The Intersection of Anxiety and C-PTSD

The funny thing about both anxiety and C-PTSD is that it’s often difficult to tell where one ends and the other begins. I’ve spoken a lot in previous articles about how I sometimes get very bad anxiety attacks, how I still have lingering problems with authority figures, and how living with my abusive dad turned me into a perfectionist in all the worst possible ways. What I don’t believe I’ve spoken about explicitly is the difference between general anxiety and C-PTSD symptoms that mirror those of general anxiety.

First: anxiety can be caused by abuse and trauma, but it doesn’t have to be. There’s some people in my life who see therapists, take medication, and manage symptoms of anxiety without having undergone any sort of ongoing abuse or intense trauma.

They had “normal” childhoods and relatively healthy relationships with their parents, teachers and peers growing up, and didn’t suffer any sudden, extreme traumatic events during childhood. (The definition of a sudden, extreme traumatic event is very subjective, but for the purposes of this article I’m going to limit the concept to: the death or loss of a close family member or friend, a physical attack by another person or an animal, a car or train accident that caused lasting injury, or a sexual assault.)

For them, anxiety can take many forms: obsessing over the ways situations can go wrong or be dangerous, procrastination as a result of executive dysfunction, perpetual feelings of fear with no obvious source, being afraid to make phone calls to the point of panicking, etc. This is just part of their brain chemistry, and each manages their anxiety in a way that’s uniquely right for them.

I can relate to a lot of these symptoms, but it’s also different for me because I know that many of the symptoms I experience are related to trauma from my childhood.

I obsess sometimes over the ways situations can go wrong because there was a long period in my life during which I was intensely punished every time a situation went wrong, whether or not I really had control over that situation.

If I was in charge of something, like a school project or a chore that had to be done, and it wasn’t done to my dad’s liking, I either got screamed at, lectured, or both. My brain has been wired by 19 years of experience to expect anger and derision as a result of failure.

I sometimes dread interactions with authority figures because my brain has been wired to expect from them ignorance instead of understanding, coldness instead of sympathy, anger instead of patience. And while I’m much more comfortable with conflict overall, my heart still races sometimes when I’m expecting a response after a “risky” text or email or when I’m about to raise an issue with someone face to face.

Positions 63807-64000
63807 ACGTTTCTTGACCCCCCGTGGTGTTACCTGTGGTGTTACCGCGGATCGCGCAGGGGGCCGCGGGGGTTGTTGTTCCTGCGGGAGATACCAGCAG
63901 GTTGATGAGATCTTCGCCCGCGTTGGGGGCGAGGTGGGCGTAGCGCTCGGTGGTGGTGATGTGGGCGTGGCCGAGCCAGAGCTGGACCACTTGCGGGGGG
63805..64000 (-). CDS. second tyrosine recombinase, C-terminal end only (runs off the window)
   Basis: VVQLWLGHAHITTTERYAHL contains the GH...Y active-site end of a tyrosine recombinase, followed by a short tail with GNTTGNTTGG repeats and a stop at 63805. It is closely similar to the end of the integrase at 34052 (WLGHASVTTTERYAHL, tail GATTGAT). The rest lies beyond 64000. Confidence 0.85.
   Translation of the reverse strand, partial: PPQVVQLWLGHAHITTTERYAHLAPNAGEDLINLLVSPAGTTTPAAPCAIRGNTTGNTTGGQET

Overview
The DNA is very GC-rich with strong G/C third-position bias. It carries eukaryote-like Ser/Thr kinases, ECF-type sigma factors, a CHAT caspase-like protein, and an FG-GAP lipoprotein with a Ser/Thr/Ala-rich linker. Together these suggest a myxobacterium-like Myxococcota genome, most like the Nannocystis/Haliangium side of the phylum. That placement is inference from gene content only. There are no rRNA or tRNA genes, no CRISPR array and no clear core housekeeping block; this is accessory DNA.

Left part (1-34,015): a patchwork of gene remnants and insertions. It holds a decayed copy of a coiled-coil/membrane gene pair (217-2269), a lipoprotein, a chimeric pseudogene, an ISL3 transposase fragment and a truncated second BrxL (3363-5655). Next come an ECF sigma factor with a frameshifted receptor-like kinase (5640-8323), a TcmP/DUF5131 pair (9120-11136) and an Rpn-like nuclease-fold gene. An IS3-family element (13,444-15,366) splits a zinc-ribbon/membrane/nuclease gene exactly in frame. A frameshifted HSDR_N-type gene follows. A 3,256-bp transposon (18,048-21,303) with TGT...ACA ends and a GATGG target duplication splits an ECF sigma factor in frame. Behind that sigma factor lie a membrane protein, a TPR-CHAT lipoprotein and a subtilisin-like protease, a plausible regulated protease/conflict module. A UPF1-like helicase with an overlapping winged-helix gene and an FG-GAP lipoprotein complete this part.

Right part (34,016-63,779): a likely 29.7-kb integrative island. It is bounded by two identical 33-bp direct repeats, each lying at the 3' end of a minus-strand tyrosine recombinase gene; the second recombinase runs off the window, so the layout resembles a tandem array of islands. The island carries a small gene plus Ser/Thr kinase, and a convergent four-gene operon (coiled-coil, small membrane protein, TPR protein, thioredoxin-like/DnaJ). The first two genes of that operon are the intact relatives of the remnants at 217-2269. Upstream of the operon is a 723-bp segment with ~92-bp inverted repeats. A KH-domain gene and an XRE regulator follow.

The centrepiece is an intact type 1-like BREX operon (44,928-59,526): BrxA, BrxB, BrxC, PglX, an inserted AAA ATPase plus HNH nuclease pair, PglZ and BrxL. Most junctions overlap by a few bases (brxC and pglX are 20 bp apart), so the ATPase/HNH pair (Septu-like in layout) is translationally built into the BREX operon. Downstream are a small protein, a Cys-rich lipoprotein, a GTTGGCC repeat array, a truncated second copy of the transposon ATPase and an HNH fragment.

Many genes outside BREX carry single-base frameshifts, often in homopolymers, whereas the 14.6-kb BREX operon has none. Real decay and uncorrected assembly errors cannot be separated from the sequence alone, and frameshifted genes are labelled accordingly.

All of these are trauma responses. Although these behaviors and feelings are all common to both anxiety and C-PTSD, I experience them specifically because by brain was trained over a long period of time to expect trauma from certain situations.

To make things more complicated: I also suffer from anxiety. Sometimes I will have long stretches of time where I feel afraid (to greater or lesser extents) with no discernible reason. Sometimes my heart will pound in situations completely unrelated to the ones I described above regarding conflict or project management.

On rare occasions, I will wake up in the middle of the night with a full-on panic attack. Sometimes it will involve a situation of conflict, or a person I’m not on good terms with. Other times it won’t, and I’ll have no idea why my mind and body are reacting in such a manner while at the same time my thoughts spiral out of control.

While the symptoms for both anxiety and C-PTSD can be intrusive and at time debilitated, they can be managed. My therapist recently taught me about the benefits of meditation for reducing anxiety. In my own case, she taught me the following process:

  1. Physically stabilize myself with both feet on the ground – preferably while sitting
  2. Breathe with muscle control from only my stomach (to maximize the chest and shoulders opening during deep breathing)
  3. Take long, concentrated breaths (4 seconds in, 7 seconds held, 8 seconds out)
  4. Block out all thoughts, and concentrate only on the image of a ball of light centered above and between my eyes.
  5. Continue this process and focus the image I’ve chosen (whether it’s a ball of light or something else) for as long as it takes to become calm.

I’ve started using this process a lot recently. It reduces my heart rate, provides feelings of peace, and also allows me to regain control in terms of organizing my thoughts and concentrating on one thing at a time.

Anxiety, whatever the cause, thrives on chaos. It feeds on the stress of multiple things happening at once, the pressure of whether or not to expect pain or conflict or trauma, and the uncertainty of the future. In my own experience, my anxiety is managed best when I ground myself, focus on the concrete facts I have, remind myself to only deal with one thing at a time, and remember that it’s alright to not always have complete control.

Thanks for reading!
Here’s more C-PTSD Help.

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